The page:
Judges' Comments

Fraillon has crafted a harrowing and poignant account of refugee detention seen through the eyes of a young Burmese Rohingan boy who was born in the camp. Knowing no other world, except for the world of his poetic imagination, he innocently recounts a world of brutality and despair as if it were commonplace, which allows the facts to speak for themselves. We are shown the undeniable inhumanity of incarceration and its effects on already traumatised asylum seekers. The novel is a significant contribution to the growing number of YA books on this important subject.

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The Road to Winter cover

The Road to Winter

Mark Smith

Text Publishing

About the book

Since a deadly virus and the violence that followed wiped out his parents and most of his community, Finn has lived alone on the rugged coast with only his loyal dog Rowdy for company. He has stayed alive for two winters—hunting and fishing and trading food, and keeping out of sight of the Wilders, an armed and dangerous gang that controls the north, led by a ruthless man named Ramage. But Finn’s isolation is shattered when a girl runs onto the beach. Rose is a Siley—an asylum seeker—and she has escaped from Ramage, who had enslaved her and her younger sister, Kas. Rose is desperate, sick, and needs Finn’s help. Kas is still missing somewhere out in the bush. And Ramage wants the girls back—at any cost.

About the author

Mark Smith lives on Victoria’s Surf Coast. His writing has won a number of awards and has appeared in Best Australian Stories, Review of Australian Fiction and the Big IssueWilder Country is his second novel.

Judges' Comments

With a nod to Cormac McCarthy’s The Road, this post-apocalyptic novel in an Australian setting unfurls with stark and evocative prose. Unlike The Road, it manages to achieve a far greater softness and intimacy between its characters, which makes its bleak subject matter all the more compelling. While the teenage protagonists cannot rely on experience to keep them safe in this perilous new world, we see their capabilities expand as they are forced to respond to new situations, and new threats. Smith is the kind of author, like John Marsden in the past, who will hook the reluctant 15-year-old male reader. The book is a page turner and has the kind of premature, but clever, ending that prompts the reader to want to know more, and so sets the scene for a sequel.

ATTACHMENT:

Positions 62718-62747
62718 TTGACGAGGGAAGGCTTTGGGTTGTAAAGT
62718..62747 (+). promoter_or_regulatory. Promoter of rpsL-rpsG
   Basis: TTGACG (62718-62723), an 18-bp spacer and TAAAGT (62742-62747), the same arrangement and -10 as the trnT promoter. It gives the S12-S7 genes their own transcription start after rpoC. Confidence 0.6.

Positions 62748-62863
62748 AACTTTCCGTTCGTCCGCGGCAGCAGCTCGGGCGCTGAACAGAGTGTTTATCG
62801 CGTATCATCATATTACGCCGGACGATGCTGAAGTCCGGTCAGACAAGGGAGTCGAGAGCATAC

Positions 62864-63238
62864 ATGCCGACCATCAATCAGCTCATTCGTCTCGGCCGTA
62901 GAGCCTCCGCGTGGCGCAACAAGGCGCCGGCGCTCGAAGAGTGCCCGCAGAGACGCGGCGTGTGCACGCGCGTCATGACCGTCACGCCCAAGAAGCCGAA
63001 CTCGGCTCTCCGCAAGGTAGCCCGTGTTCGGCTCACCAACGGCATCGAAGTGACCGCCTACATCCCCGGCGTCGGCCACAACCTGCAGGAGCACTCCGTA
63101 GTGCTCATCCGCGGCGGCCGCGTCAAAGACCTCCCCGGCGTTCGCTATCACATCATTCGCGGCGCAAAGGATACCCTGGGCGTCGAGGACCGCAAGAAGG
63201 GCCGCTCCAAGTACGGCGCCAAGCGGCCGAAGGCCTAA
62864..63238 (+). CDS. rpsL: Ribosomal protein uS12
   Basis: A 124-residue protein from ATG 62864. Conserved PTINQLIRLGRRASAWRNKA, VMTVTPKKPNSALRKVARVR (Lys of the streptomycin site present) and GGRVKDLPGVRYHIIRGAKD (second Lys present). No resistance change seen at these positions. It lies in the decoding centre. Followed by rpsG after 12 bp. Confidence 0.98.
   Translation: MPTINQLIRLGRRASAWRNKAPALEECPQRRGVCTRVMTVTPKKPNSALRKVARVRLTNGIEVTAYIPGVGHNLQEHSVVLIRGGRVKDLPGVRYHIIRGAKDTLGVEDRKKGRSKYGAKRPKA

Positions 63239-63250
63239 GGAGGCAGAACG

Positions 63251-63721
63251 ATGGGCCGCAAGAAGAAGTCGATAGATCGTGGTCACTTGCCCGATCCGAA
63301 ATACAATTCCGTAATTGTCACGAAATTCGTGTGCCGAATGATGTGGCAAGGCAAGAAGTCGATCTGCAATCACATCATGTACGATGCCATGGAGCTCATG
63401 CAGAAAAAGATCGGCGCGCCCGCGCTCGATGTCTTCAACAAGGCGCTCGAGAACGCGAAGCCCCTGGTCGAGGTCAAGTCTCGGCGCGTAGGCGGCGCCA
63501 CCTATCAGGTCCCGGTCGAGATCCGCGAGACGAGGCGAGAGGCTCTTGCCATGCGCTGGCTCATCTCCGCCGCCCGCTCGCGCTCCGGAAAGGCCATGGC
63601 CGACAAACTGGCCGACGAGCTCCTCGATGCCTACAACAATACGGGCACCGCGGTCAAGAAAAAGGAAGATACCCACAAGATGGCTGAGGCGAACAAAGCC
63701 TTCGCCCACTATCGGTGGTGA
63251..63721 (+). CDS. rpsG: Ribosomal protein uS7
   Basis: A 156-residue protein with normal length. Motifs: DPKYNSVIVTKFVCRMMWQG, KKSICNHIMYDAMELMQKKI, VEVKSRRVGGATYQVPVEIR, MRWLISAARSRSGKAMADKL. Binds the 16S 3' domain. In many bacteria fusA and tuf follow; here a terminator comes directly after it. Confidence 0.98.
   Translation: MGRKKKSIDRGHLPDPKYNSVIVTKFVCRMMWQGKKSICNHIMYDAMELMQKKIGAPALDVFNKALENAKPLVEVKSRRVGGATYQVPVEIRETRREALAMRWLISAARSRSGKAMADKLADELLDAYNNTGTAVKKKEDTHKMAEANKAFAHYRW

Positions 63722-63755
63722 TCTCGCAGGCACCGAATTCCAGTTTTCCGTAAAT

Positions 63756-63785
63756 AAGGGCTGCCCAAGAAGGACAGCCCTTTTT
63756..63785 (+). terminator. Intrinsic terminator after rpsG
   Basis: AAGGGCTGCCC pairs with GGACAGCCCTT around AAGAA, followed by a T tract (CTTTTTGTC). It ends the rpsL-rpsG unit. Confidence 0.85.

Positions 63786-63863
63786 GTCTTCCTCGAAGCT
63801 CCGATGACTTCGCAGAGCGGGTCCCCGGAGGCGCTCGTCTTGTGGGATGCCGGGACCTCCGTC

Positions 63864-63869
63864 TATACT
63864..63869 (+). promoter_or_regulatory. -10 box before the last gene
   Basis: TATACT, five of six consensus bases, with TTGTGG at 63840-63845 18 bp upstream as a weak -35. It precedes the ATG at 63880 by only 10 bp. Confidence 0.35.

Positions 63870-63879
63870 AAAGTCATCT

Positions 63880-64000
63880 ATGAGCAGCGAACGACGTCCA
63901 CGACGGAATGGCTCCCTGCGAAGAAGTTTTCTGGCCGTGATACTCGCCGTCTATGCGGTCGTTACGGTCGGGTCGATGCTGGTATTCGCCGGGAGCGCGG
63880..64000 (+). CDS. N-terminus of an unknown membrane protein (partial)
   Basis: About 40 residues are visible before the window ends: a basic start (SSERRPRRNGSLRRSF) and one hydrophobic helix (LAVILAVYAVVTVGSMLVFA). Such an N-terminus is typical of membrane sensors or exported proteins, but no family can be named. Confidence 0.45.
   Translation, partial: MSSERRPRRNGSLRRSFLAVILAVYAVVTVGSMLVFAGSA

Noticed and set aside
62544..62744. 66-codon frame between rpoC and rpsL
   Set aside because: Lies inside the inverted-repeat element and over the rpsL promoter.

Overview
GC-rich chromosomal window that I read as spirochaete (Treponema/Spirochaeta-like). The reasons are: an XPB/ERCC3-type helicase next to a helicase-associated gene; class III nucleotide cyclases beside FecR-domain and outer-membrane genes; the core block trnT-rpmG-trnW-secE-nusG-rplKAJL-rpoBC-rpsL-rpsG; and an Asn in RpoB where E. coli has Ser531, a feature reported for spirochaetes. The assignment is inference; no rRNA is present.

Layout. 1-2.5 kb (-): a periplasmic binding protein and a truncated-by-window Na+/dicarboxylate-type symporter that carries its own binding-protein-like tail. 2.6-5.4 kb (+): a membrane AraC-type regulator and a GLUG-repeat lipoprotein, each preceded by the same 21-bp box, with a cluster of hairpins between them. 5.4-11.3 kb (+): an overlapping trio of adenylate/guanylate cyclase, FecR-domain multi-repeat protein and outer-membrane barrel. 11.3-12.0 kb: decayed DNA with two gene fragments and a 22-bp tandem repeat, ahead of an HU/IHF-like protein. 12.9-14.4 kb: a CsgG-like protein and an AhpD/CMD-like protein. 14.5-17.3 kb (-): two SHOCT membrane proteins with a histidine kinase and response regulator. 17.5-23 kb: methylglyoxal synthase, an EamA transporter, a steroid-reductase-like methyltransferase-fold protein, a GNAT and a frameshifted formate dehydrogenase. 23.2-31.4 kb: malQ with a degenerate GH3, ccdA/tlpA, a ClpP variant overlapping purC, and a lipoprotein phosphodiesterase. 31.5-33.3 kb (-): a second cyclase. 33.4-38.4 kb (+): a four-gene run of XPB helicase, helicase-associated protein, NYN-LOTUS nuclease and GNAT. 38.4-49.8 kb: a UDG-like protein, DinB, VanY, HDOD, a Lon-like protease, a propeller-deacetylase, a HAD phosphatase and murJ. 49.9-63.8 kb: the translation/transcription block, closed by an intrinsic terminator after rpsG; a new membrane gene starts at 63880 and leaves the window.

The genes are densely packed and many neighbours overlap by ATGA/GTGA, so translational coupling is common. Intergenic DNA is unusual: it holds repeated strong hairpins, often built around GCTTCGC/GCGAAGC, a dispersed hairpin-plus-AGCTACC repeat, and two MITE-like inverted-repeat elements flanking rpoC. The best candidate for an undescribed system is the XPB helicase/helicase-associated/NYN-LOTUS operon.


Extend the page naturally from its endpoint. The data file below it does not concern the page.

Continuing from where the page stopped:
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This is My Song cover

This is My Song

Richard Yaxley

Scholastic

About the book

This is my blood, this is my song. In the 1940s, musician Rafael Ullmann is sent to a Nazi concentration camp … In the 1970s, Annie Ullmann lives a lonely life on a Canadian prairie …Three decades later, in Australia, Joe Hawker is uncertain about himself and his future … until he discovers a song, written by his grandfather many years ago. This is my Song crosses three continents and time-line, and charts the need for each of us to find our own music – and sing that music with conviction and grace to those whom we most love. Beautifully written, Richard Yaxley’s unforgettable story strikes a chord and plucks the heartstrings.

About the author

Richard Yaxley has written novels for adults and young adults, plays, poetry, school musicals and many books for the classroom. His verse novel Drink the Air won the 2010 Queensland Premier’s Literary Award for Young Adult Fiction. He lives and teaches in Brisbane, Australia.

Judges' Comments

Essentially three distinct novellas, crossing three continents and three very different time-lines, Yaxley’s prose performs wonders with great subtlety. Beginning with a no-holds-barred account of musician Rafael Ullmann’s holocaust traumas, we see how his experiences ripple on into the story of his daughter’s isolated life on a Canadian prairie, and then further on still to the comparative comfort of Australia and the aspirations of his musical grandson. As the reverberations of the story fade further and further from their source, we begin to understand, through a clever literary conceit, that while some histories are too horrific to pass on, the transcendent possibilities of music are timeless and indestructible.